Next to him on a trolley was Joe Pollack, 76, who needed treatment for an irregular heartbeat. Ten days later Mr Pollack and his wife were dead. By this time the WHO had issued its first global alert on Sars, on 12 March, but Canada was not included. Doctors treating Mr Tse in the Scarborough Grace hospital thought at first he was suffering from tuberculosis. They ordered X-rays on him and seven family members, which showed lung infections in three adults. They learnt too that his mother had recently died, that she had been in Hong Kong and could have got ill there.

Doctors decided that TB was a public health threat and they should take precautions. Mr Tse was moved into isolation and his family were told to wear masks and stay at home. They informed the public health department but although they were aware of cases of unexplained respiratory illness in Asia, no one made the connection.

So far the disease had been confined to one family. But now Dr Ada Ying Tak, who had treated Mr Tse's wife, developed a severe headache and fever. She booked a week off work. She was to be the first indication the authorities had that the disease, whatever it was, had spread beyond the Scarborough grandmother's family and was now at large in the community.

The WHO's global alert on 12 March said Sars had spread beyond national borders to infect people in China, Hong Kong and Vietnam. In Hong Kong dozens of doctors and nurses had been infected. The WHO recommended patients be isolated and anything that came into contact with them be sterilised. But in Toronto, suspicions were still not aroused.

The next day Mr Tse died in the Scarborough Grace hospital. The same afternoon, the hospital's infection control officer called Dr Alison McGreer, an infection disease specialist at Mount Sinai hospital in Toronto, for advice. Dr McGreer, who had seen the email alerts from the WHO, made the connection. At last, nearly three weeks after the Sars virus had arrived, doctors were alerted that they were dealing with a lethal new disease.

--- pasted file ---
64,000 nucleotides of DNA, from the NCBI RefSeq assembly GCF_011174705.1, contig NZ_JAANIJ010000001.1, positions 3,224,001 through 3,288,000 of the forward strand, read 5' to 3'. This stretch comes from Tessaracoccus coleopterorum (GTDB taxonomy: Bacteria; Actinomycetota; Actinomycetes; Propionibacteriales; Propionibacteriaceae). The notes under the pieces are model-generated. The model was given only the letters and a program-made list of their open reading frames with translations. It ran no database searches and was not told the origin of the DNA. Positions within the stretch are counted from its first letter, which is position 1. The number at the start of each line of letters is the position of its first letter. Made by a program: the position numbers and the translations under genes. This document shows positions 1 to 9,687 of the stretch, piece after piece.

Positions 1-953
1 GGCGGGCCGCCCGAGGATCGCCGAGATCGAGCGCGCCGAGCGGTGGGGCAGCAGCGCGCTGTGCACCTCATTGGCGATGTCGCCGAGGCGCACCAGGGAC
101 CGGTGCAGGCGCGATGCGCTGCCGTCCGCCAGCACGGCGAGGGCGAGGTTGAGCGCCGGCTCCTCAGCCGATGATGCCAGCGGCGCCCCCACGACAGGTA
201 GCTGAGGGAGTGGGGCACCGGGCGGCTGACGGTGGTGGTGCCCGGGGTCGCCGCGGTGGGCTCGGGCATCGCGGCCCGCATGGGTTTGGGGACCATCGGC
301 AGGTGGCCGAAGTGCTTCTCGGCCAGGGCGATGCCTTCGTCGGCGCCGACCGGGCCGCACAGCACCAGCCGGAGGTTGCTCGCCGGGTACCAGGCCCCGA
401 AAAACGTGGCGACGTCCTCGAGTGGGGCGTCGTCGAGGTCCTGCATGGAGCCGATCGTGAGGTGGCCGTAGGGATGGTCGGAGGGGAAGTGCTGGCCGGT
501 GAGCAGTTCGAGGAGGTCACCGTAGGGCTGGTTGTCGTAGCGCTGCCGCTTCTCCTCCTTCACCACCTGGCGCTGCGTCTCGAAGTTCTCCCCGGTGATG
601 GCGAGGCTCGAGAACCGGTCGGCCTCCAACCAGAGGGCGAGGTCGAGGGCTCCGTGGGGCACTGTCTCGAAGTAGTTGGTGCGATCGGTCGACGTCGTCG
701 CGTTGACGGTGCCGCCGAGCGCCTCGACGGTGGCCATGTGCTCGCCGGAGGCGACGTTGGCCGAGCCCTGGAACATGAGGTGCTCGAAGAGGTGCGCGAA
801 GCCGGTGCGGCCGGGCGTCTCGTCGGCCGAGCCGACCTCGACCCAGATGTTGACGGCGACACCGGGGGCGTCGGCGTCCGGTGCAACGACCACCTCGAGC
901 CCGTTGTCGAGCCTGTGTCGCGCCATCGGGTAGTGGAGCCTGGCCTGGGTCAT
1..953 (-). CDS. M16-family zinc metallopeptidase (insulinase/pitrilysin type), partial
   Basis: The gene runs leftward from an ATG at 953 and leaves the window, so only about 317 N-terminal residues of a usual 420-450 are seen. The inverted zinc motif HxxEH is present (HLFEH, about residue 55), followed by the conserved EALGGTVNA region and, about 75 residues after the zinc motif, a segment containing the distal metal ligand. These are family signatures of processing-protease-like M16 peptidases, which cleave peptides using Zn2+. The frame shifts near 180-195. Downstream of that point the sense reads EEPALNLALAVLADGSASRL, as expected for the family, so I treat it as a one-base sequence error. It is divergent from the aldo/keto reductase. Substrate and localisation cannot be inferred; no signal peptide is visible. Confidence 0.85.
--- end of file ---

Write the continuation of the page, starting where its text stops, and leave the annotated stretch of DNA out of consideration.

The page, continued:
All members of Mrs Kwan's family, many of whom were by now sick , were admitted to isolation wards at different hospitals. The Center for Disease Control in Atlanta, Georgia, was alerted and a press conference arranged. On Friday, 14 March, the world learnt that Sars had arrived in Canada.

After the press conference at Mount Sinai, Dr McGreer and her colleagues went up to her office and jotted down on a white board the names of the family and how each may have become infected. At that stage they were confident the infection was contained to one family, two of whose members had travelled to Hong Kong.

Their confidence was shortlived. The following morning, Dr Tak Lo, the GP who had treated Mrs Kwan's daughter-in-law, called Mount Sinai to say she was sick. It was a major setback.

Toronto's public health department swung into action. Doctors set out to track down all the passengers on the Continental flight that had brought the Kwan couple home. Infection control procedures were stepped up and preparations for quarantine made.

But it was too late. The virus was already on the loose. Ten thousand people in Canada have now been quarantined as the medical authorities struggle to contain the new disease.

Yesterday, as the WHO conferred international pariah status on Toronto, it said the outbreak in the area had "continued to grow in magnitude outside the initial risk groups of hospital workers , families, visitors and other close person to person contacts."

The questions on every Canadian's lips now is: How far will it go?